As a working woman, I get up early Monday through Friday to achieve as much as possible prior to heading to my job. I have a to-do list with me at all times and often type myself a quick reminder in my iPhone, if I’m without paper and pencil. (Oh yes – the pencil. The master tool of any list maker! I don’t have the confidence to write my calendar items in pen…though I have been known to complete a crossword puzzle in ink.)

Routine helps us complete our commitments…give us confidence that we are where we need to be…assists us in getting the most accomplished in the least amount of time. There are no surprises in routine.

BUT, routine can be a adventure-killer. Routine can become a fixed mindset, keeping you from enjoying the journey you take everyday. Routine can keep us from embracing the experience, discovering the treasures hidden in each day.

I’ve enjoyed developing routines but I’ve totally embraced the wonder of new things, new places, new food, new people, and even new routines. Don’t allow yourself to get stale by doing the same thing over and over. It becomes mindless…our vision blurs…our ears tune out the voices around us…our feet become entrenched and that is when a routine becomes a rut. I would rather consider routine as a thin wire act – delicately balancing the new and the old, the sameness of routine blending with the excitement of discovery.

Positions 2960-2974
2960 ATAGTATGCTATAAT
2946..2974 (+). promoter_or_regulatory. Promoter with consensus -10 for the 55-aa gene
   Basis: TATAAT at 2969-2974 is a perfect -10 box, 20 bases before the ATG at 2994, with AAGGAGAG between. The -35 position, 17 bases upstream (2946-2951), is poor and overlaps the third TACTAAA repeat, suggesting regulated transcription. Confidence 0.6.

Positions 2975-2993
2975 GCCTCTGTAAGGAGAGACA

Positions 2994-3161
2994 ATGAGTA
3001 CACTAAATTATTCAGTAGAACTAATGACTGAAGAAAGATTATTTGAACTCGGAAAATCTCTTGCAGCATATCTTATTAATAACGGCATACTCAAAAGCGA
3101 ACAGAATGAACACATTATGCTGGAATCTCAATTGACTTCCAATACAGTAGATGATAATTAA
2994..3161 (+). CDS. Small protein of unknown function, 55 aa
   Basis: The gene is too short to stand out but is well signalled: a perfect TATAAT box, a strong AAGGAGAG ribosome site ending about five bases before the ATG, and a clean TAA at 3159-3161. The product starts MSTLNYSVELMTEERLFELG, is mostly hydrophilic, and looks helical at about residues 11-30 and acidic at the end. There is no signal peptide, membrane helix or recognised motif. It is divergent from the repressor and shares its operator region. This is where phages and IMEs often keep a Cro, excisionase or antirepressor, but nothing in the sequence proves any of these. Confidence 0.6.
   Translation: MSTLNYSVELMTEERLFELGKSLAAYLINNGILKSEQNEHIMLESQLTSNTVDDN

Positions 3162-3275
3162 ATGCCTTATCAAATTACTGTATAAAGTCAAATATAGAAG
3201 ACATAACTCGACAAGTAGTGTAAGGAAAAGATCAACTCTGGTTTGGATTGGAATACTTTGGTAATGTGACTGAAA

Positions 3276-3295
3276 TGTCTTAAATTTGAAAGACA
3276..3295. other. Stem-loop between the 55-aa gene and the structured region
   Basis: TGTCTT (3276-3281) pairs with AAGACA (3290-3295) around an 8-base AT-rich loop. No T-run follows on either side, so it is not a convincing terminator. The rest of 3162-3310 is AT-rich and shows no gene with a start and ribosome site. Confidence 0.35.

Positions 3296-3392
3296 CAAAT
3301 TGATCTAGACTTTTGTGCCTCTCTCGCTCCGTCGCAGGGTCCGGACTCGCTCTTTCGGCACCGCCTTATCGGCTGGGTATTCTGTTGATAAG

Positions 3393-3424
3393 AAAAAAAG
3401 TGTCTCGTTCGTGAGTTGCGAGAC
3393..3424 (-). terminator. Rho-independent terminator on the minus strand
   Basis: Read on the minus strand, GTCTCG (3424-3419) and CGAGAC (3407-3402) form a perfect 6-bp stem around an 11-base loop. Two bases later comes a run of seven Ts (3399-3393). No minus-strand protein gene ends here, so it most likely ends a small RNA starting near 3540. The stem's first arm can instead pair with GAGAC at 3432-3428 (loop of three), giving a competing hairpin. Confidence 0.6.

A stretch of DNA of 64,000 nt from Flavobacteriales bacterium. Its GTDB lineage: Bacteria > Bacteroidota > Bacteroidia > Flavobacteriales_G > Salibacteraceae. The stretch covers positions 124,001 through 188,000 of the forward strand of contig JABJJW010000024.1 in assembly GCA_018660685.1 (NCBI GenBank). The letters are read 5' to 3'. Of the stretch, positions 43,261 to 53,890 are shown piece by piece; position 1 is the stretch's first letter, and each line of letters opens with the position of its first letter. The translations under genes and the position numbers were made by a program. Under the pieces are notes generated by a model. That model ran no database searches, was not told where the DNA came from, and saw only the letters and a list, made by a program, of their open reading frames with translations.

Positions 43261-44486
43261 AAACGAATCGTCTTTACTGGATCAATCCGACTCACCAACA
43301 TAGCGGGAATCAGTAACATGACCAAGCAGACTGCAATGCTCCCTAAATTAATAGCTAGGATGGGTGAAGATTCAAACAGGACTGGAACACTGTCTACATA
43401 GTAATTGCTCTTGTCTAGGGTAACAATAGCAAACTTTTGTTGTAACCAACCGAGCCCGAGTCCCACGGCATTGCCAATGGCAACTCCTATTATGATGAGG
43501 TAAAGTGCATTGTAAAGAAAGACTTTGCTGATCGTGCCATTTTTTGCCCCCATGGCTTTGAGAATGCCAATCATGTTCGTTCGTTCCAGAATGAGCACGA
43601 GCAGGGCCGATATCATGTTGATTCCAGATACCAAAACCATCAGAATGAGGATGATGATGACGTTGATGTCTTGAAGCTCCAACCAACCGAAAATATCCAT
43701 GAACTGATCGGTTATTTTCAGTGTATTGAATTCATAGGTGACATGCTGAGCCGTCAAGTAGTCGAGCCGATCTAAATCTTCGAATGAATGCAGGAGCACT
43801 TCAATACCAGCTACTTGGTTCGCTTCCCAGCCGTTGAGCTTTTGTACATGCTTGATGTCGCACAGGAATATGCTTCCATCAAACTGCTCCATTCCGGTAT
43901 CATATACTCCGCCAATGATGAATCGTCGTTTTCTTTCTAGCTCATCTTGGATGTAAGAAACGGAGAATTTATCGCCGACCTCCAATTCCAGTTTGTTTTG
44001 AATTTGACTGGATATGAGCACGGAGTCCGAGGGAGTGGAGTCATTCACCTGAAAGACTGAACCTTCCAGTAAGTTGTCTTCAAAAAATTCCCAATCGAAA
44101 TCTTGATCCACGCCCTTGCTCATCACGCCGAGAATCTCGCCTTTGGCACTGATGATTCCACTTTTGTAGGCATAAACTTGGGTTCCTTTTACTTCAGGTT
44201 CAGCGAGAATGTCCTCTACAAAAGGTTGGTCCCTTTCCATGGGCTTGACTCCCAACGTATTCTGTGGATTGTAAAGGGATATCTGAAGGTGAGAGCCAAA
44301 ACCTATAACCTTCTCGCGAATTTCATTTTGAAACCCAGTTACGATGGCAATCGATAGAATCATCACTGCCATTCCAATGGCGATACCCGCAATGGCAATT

So put away your pencil, your list, your time piece and take a walk outside…spur of the moment, go off grid for an hour, change up your routine for a day. The freshness will blow those left over winter cobwebs right out and you’ll be able to enjoy the hope of spring with a fresh sense of adventure!

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Ledge

My definition of “Hard Things”:

  • It must cause you to make a decision you may never have made before.
  • It must move you outside a comfort zone, a rut or a routine.
  • It must cause your heart to flutter or better yet, race.
  • It must make you learn something new about yourself.

Some examples of “Hard Things”:

  • Getting a new job in a different field (or city or country) because it’s your passion and you’ve put it off long enough.
  • Taking a trip by yourself to a place you’ve never been but always wanted to go (may involve going through customs or a foreign language).